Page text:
Jane Steen


Lady Helena Investigates (2018)


Lady Helena Investigates (2018)

Set in Sussex in 1881

Lady Helena Whitcombe survived the death of her first love, and now she must get past the accidental death of her husband. Except that her husband’s doctor doesn’t think the drowning was an accident, but a murder.

Helena’s is the youngest of her siblings, and as was common at the time, has nieces and nephews closer in age to her than her oldest siblings. Despite being a grown woman, many of her older siblings attempt to manage her life, and at first she doesn’t have the strength to stop them, but as time passes and she settles into being a widow, she begins to discover herself, in a way she hadn’t since she was a teenager.

I can’t have you back, so I’m forced to move forward with my life. I let Daniel’s death reduce me to some kind of paralysis, but you rescued me from it in the end. Perhaps this time I can find the strength to do without a rescuer.”

This is a murder mystery, but the story is as much about Helena’s growth and self-discovery as it is about discovering whether her husband was murdered, and why.

(D)eepest mourning should be carried out with the mirrors covered, you know. You’re not supposed to be looking at yourself and considering who you are.

That’s an interesting concept. In a way it feels cruel, but in another way, it makes sense–you probably shouldn’t be making life changing decisions in the depths of grief.

Although her siblings were a bit overwhelming to keep straight at first, and I wondered about the motives of her brother, eventually they became distinct personalities.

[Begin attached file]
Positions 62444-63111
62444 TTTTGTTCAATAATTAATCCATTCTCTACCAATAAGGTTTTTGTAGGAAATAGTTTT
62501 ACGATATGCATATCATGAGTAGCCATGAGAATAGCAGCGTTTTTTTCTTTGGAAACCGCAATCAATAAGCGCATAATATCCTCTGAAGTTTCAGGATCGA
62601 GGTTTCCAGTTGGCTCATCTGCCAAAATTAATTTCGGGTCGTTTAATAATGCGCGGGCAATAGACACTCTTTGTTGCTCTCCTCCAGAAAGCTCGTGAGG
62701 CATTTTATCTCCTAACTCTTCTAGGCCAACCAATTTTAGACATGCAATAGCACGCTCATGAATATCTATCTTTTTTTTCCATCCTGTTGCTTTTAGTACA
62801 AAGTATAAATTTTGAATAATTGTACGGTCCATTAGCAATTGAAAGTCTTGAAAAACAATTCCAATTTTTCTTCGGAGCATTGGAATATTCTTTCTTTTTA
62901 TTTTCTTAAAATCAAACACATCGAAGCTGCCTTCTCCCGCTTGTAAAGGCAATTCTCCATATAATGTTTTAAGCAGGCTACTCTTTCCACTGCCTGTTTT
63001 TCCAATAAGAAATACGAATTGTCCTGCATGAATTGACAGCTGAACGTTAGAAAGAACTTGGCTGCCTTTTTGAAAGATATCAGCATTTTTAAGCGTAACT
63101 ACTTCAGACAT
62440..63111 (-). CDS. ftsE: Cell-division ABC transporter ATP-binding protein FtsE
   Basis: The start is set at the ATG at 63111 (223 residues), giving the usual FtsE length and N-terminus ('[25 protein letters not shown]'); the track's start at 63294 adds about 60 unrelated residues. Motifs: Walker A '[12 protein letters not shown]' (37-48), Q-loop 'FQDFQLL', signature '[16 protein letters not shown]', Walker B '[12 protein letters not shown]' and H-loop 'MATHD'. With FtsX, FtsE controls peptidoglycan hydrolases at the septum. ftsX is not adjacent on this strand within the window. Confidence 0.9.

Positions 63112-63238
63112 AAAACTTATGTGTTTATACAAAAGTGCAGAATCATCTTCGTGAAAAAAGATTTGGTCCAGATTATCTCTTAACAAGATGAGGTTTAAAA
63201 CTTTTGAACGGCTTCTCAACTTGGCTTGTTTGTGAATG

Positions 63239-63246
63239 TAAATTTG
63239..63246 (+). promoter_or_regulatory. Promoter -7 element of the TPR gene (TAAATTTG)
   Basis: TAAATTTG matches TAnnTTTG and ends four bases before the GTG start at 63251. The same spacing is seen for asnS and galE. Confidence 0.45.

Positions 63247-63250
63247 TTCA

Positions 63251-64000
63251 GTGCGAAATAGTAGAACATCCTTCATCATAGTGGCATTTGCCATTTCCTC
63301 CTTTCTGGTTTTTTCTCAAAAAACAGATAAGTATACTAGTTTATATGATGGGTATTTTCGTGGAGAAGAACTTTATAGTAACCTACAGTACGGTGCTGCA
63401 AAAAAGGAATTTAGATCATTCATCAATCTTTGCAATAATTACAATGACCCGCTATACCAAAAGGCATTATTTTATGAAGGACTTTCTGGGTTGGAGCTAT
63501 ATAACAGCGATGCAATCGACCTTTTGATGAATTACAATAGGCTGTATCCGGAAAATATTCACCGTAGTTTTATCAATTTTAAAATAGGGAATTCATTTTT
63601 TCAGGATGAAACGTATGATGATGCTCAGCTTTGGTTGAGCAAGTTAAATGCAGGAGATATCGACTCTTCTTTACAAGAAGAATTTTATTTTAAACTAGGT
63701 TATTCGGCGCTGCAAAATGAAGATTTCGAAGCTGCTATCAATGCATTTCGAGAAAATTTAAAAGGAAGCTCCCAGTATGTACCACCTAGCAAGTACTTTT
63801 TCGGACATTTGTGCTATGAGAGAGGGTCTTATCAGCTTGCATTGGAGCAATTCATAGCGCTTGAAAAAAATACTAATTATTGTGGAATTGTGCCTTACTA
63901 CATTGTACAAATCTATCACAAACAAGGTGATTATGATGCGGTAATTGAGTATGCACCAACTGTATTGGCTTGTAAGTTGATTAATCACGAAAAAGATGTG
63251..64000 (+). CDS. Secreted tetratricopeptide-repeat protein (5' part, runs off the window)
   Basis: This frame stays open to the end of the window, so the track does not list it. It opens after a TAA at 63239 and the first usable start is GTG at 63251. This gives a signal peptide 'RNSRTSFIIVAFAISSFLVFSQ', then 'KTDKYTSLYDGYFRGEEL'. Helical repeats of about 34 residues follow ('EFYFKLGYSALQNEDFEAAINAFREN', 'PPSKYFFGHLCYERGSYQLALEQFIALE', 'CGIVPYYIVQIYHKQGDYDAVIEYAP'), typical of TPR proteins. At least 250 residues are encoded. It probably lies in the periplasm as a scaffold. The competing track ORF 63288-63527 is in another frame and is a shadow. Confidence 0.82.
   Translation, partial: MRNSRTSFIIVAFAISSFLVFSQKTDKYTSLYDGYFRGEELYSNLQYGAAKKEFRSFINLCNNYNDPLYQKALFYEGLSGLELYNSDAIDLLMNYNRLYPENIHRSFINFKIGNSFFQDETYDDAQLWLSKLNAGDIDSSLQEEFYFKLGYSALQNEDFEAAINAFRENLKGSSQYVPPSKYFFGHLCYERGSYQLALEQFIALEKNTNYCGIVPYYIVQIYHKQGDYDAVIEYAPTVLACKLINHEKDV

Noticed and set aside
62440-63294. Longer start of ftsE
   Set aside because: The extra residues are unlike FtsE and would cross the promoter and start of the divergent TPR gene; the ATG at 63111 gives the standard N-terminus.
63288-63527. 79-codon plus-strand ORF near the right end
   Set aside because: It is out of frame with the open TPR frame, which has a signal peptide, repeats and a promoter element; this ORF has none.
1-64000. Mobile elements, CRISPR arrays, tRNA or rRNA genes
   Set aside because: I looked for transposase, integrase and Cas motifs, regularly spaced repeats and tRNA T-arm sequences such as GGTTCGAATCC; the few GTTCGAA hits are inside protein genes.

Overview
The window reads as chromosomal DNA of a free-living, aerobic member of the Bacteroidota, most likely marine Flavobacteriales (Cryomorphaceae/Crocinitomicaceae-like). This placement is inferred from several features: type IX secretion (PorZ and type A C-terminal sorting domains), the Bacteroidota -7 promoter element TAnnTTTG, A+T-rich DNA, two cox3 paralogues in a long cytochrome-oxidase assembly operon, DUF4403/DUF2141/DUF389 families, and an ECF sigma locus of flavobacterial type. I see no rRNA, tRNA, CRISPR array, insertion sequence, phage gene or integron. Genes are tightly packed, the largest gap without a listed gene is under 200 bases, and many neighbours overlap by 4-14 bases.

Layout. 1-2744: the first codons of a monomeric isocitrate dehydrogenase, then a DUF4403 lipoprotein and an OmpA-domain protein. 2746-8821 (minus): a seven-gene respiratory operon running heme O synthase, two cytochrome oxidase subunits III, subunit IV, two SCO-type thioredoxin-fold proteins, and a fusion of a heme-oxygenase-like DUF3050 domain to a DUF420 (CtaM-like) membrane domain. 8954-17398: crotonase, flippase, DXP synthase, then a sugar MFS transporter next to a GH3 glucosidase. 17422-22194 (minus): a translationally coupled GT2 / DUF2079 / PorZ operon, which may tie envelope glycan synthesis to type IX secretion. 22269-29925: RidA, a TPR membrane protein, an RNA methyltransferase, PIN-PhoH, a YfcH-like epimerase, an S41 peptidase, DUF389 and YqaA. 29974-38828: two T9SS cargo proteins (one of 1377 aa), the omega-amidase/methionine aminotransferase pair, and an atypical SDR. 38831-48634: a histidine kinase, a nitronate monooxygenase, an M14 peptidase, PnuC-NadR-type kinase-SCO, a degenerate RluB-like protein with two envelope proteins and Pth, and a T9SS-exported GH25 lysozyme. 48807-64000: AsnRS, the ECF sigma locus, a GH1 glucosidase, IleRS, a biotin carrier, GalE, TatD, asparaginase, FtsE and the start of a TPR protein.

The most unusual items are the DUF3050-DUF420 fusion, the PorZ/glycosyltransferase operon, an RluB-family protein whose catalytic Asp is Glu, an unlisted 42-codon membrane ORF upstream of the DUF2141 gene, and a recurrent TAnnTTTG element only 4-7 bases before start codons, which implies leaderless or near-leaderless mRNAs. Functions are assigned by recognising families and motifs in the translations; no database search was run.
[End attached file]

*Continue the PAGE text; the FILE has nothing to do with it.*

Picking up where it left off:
“I find this house terribly quiet by comparison.”

“I have just as many visitors as I want, thank you, Blanche. And don’t forget I’m still in deep mourning.”

I didn’t mention that several of my regular visitors, hearing of Blanche’s presence, would delay their next visit until she was gone. Blanche’s little assertions of superiority and gripes about money tended to put people off.

I also began to appreciate Michael, who was clearly dyslexic, even if that concept was unknown at the time, and who worked around his handicap as a wealthy lord might–buy hiring good men to be his secretaries.

It was almost unheard-of for Michael to look anyone directly in the eye, with the exception of his children.

“They’re in Papa’s map chest, quite nicely preserved. In fact, would you like the map chest itself? You always enjoyed playing with it when you were a little girl.”

“Michael dislikes it,” added Annette. “He says all the little compartments under the glass lid are crooked, and he doesn’t like the way the glass reflects. You know how fussy he is.”

This is not a thriller. There are no chases or murderers hiding in the dark with sharp knives. But there is plenty of death–the deaths common to the times, of childbirth and illness. But it is, as I said, a discovery of the past and Helena’s own strengths.

I very much enjoyed it.

Publisher: Aspidistra Press
Rating: 8/10